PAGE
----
5 of the Science-Backed Plants To Keep In Your Bedroom And Home for Optimal Health

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There's something so inviting about a home filled with live plants. Maybe it's the whole idea of having nature indoors or perhaps it's something in our genes tracing back to times when humans spent most of their time outdoors. Regardless of what it is that induces that invitational feel about houseplants in the bedroom or rest of the home, the scientific research into the benefits of indoor plants abounds. Take a peek at five plants to keep in your bedroom or home to improve air quality, help you sleep, and generally benefit your overall health.

1. Jasmine

Jasmine (Gardenia jasminoides) is an attractive plant because of its multitude of small white blossoms, but the thing that makes this flower variety an excellent indoor choice is how it smells. The sweet jasmine fragrance has been shown in German studies to help you sleep better and more peacefully. Plus, you may even wake up with a more positive outlook and a lowered anxiety level. Researchers from the Heinrich Heine University in Dusseldorf found that the fragrance could be just as effective as certain prescription medications for sleep and anxiety.

2. Lavender

Perhaps deserving a place in the bedroom more than anything, a potted lavender (Lavendula) plant could be just what the doctor ordered if you need relaxation at the end of the day, feel anxious, or have issues sleeping. According to published studies, lavender fragrance promotes falling asleep faster and better sleep. But beyond just that, the fragrance of lavender is known to improve emotional health over the course of time for those who have anxiety related to PTSD.

3. Aloe Vera

NASA published an extensive clean air study that shows the power of certain plants to improve indoor air quality, and aloe vera was one of the plants at the top of the list. These spiny succulents filled with therapeutic gel are extremely easy to keep indoors because they do not require a lot of attention. Therefore, aloe vera plants are a good choice for people who don't necessarily have a green thumb. The plant can remove chemicals like formaldehyde and benzene from the air, both of which can be found inside most homes because they are found in a lot of household furnishings and products.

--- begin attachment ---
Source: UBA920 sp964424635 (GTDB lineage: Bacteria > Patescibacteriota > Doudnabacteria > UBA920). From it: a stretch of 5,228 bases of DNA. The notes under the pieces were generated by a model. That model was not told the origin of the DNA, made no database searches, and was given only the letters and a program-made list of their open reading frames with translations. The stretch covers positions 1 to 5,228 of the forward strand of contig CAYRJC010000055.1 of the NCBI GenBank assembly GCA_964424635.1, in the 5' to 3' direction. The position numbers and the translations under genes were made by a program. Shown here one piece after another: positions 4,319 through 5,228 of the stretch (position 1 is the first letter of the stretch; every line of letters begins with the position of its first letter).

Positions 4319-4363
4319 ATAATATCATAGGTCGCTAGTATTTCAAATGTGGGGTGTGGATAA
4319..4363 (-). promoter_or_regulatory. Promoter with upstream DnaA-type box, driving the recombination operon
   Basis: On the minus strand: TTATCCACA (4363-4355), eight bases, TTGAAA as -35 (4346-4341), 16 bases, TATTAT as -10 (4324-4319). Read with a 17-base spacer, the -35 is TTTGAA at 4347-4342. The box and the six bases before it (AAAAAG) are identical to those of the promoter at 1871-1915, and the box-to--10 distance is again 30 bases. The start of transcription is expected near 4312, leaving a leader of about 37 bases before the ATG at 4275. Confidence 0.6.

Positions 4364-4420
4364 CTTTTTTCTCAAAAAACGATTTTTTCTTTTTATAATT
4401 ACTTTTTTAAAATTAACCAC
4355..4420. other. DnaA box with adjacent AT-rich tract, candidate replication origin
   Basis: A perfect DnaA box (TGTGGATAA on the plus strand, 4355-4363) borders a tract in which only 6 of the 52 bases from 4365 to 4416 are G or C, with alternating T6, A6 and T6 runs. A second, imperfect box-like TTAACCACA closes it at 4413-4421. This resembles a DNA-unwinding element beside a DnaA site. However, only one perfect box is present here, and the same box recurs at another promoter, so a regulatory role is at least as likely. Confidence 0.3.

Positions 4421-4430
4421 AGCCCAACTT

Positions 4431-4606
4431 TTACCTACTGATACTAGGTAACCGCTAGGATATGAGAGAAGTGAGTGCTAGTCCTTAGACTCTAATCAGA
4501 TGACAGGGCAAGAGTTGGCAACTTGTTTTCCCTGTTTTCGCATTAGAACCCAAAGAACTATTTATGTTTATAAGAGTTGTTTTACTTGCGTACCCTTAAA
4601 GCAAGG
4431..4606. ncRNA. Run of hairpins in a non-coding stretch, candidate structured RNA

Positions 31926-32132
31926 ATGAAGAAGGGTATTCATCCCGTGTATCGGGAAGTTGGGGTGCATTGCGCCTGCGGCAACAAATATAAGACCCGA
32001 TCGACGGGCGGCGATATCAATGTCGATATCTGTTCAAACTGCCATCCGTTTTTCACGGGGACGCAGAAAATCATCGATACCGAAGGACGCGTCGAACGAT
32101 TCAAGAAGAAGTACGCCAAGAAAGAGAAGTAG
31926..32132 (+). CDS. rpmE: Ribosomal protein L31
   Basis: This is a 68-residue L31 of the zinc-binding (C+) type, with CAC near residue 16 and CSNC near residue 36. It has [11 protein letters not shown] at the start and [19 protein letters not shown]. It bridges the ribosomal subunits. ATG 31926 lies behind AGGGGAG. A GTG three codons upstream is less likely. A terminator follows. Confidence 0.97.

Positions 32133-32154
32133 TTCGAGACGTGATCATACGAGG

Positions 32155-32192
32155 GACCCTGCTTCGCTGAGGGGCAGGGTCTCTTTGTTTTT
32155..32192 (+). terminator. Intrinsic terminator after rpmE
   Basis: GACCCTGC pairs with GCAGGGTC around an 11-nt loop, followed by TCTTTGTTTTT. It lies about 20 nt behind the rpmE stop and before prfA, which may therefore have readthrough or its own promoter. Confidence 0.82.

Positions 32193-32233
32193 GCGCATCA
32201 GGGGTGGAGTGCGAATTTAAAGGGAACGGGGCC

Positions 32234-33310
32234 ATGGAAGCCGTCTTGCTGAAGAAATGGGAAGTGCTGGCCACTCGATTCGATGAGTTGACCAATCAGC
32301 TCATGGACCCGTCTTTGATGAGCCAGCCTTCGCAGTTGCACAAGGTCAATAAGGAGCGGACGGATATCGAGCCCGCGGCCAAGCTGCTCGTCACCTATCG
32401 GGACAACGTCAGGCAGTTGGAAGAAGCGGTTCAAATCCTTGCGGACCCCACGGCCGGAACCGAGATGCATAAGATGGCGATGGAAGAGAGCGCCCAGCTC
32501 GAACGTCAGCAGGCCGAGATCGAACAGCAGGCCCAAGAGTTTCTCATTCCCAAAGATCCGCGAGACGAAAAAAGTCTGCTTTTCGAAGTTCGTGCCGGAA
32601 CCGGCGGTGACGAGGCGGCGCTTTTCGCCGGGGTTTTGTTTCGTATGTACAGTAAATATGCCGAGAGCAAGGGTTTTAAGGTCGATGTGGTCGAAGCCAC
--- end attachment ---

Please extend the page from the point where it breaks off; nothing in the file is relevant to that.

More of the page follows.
4. Valerian

Valerian (Valeriana officinalis) is a delicate, lacy sort-of plant that has clusters of tiny white or light pink flowers perched atop thicker stems, and it is commonly found growing in the wild. As gorgeous as these flowers are, anyone would love having them around indoors, but they are especially helpful if you have problems sleeping. One study published in 2006 showed that inhaling valerian flower fragrance seemed to enhance sleep quality.

5. English Ivy

You may be more accustomed to finding this charming and creeping plant climbing an old house outdoors, but the English Ivy (Hedera helix) plant is also an excellent choice for the benefit of indoor air quality. English ivy is another one of those plants studied by NASA; it has been shown to remove benzene, formaldehyde, trichloroethylene, xylene, and toluene from the air. Unfortunately, English ivy is toxic to cats and dogs, so this is one to skip if you have indoor pets.

There you have it—a nice list of plants that really deserve a place on your bedside table, dresser, or kitchen counter. Science has shown that we humans really should be in close proximity to plants, even in our living spaces. As always, make sure you talk to your doctor if you have plant-based allergies before bringing any plant into your home.

 

Source:

https://ntrs.nasa.gov/archive/nasa/casi.ntrs.nasa.gov/19930073077.pdf

https://en.wikipedia.org/wiki/NASA_Clean_Air_Study

https://www.sciencedaily.com/releases/2010/07/100708104320.htm

https://www.ncbi.nlm.nih.gov/pmc/articles/PMC3612440/

https://www.ncbi.nlm.nih.gov/pubmed/16857858

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